by Jeff Strite

This content is part of a series.

Baa, Baa Black Sheep (5 of 5)
Series: Animal Parade
Jeff Strite
Luke 15:1-7

Open: (This is a video of a 3 yr old girl ''reading'' the story of the lost sheep.
Begin at 31 sec mark. Quit at 3 minutes)

In keeping with this idea of children's stories, I want to share with you a children's song about sheep. Sing along is you know the song:

''Baa, baa, black sheep, have you any wool?
Yes sir, yes sir, 3 bags full.
One for the master, one for the dame,
And one for the little boy who lives down the lane
Baa, baa, black sheep, have you any wool?
Yes sir, yes sir, 3 bags full.''

ILLUS: Years ago black sheep were not the kind of sheep you wanted in your flock. Black wool was considered commercially worthless because it could not be dyed. Even today, black wool is so difficult to sell commercially, that many merchants require that there not even be a strand of black in their wool.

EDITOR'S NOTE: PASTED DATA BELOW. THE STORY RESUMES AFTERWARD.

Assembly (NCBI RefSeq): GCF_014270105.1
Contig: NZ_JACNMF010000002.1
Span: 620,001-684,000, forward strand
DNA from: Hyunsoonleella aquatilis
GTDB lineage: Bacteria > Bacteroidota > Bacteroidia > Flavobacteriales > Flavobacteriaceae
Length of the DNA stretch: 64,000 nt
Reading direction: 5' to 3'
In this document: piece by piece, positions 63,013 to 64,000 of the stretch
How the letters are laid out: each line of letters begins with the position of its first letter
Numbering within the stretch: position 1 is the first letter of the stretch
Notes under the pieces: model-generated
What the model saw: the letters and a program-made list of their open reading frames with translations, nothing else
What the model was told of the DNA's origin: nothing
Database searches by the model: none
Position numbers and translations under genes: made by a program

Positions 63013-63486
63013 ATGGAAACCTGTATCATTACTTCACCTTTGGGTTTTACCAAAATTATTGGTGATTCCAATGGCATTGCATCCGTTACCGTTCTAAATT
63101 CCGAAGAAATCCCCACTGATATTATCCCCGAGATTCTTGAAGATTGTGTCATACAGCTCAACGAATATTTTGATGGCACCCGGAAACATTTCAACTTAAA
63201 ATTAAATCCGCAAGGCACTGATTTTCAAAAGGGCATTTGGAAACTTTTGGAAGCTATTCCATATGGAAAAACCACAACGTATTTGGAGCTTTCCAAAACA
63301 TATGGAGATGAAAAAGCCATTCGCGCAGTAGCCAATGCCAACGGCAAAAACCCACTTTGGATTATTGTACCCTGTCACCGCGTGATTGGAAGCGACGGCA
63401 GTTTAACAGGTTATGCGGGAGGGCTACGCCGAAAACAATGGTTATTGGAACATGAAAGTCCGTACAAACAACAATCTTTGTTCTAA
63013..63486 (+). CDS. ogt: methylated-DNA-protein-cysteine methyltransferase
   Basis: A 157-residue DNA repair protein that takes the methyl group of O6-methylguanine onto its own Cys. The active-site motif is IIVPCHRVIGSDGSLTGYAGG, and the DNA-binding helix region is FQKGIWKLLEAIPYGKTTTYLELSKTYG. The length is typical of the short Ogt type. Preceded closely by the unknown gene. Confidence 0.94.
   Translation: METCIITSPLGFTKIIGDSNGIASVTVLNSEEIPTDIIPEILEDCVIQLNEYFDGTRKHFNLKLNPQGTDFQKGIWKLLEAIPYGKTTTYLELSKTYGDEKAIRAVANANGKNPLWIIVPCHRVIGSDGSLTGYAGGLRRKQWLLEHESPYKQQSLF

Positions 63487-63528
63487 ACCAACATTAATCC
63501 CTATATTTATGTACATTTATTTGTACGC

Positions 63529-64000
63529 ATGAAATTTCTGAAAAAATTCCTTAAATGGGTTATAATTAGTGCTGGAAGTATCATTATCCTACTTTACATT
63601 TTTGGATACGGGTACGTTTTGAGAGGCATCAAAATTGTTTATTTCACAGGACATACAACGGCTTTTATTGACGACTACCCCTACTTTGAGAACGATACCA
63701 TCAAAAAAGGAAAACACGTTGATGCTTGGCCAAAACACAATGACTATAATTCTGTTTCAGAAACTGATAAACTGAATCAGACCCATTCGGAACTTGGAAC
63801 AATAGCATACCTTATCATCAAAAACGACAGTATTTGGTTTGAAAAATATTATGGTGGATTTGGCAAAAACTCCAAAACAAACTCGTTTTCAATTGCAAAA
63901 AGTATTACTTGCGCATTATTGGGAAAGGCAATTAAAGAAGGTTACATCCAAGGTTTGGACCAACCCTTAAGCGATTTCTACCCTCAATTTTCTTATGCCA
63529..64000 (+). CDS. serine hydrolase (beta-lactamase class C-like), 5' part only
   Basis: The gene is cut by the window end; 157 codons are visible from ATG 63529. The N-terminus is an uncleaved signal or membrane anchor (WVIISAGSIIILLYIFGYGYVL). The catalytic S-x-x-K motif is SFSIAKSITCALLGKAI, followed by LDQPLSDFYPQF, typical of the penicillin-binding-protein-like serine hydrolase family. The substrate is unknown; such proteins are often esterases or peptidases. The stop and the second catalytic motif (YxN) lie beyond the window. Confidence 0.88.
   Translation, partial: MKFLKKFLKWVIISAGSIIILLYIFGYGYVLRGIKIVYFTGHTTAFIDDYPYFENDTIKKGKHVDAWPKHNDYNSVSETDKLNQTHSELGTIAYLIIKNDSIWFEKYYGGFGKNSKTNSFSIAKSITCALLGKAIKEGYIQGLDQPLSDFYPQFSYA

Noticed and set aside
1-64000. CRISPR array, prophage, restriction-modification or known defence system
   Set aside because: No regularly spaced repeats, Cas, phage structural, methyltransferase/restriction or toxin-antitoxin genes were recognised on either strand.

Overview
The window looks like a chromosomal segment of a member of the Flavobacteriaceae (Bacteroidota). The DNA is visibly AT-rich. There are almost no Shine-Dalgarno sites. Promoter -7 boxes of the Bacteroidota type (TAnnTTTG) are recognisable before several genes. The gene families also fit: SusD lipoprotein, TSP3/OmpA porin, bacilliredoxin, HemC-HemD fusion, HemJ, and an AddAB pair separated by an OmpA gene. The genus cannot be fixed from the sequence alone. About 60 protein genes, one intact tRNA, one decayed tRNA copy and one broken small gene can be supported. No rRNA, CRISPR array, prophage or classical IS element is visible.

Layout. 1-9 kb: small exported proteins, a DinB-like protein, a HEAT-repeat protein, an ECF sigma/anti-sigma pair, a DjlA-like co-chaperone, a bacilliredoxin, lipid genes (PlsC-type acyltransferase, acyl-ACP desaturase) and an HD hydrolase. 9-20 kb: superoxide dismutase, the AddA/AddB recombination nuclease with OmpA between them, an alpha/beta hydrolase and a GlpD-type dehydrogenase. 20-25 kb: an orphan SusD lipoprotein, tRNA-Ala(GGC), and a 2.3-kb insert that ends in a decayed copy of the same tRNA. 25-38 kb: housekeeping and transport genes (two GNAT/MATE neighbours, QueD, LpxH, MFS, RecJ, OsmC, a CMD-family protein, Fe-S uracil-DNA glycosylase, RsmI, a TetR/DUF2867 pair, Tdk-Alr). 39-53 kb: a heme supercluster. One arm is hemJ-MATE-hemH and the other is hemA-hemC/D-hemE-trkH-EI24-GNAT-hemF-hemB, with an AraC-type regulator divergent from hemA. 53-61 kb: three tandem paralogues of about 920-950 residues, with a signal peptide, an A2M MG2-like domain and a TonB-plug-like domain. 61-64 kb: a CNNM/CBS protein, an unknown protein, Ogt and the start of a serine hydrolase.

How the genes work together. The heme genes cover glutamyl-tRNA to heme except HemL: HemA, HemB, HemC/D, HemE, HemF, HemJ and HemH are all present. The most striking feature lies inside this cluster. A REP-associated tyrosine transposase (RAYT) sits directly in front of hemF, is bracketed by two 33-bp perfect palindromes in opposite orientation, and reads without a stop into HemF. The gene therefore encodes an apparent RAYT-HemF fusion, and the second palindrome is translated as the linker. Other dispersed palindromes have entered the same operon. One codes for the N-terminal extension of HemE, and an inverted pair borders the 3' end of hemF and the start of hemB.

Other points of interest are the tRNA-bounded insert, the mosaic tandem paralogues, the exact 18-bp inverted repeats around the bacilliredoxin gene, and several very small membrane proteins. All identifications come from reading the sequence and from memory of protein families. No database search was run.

In the day of Jesus, a sheep that was black was a liability to the shepherd, and their owners would often remove them from the flock so that they wouldn't taint the purity of the flock by interbreeding with the white sheep.

Black sheep were undesirables.
Because of that, people tend to use the term black sheep to describe someone who is ''undesirable''. Someone they don't want ''in their flock.''
For example: You'll hear the term ''He was the black sheep of the family''
It means he was not a nice person.
Nobody wants him around.
No one even wants to have him in the family tree.

This tendency to ostracize people that are undesirable is so prevalent, psychologists even have a term for this behavior: it's called ''the black sheep effect''

APPLY: In our text today, we have Jesus dealing with ''the black sheep effect''.
Luke 15 tells us:
''The Pharisees and the teachers of the law muttered, 'This man welcomes sinners, and eats with them.'''

They were upset because Jesus has been spending his time with the ''black ...

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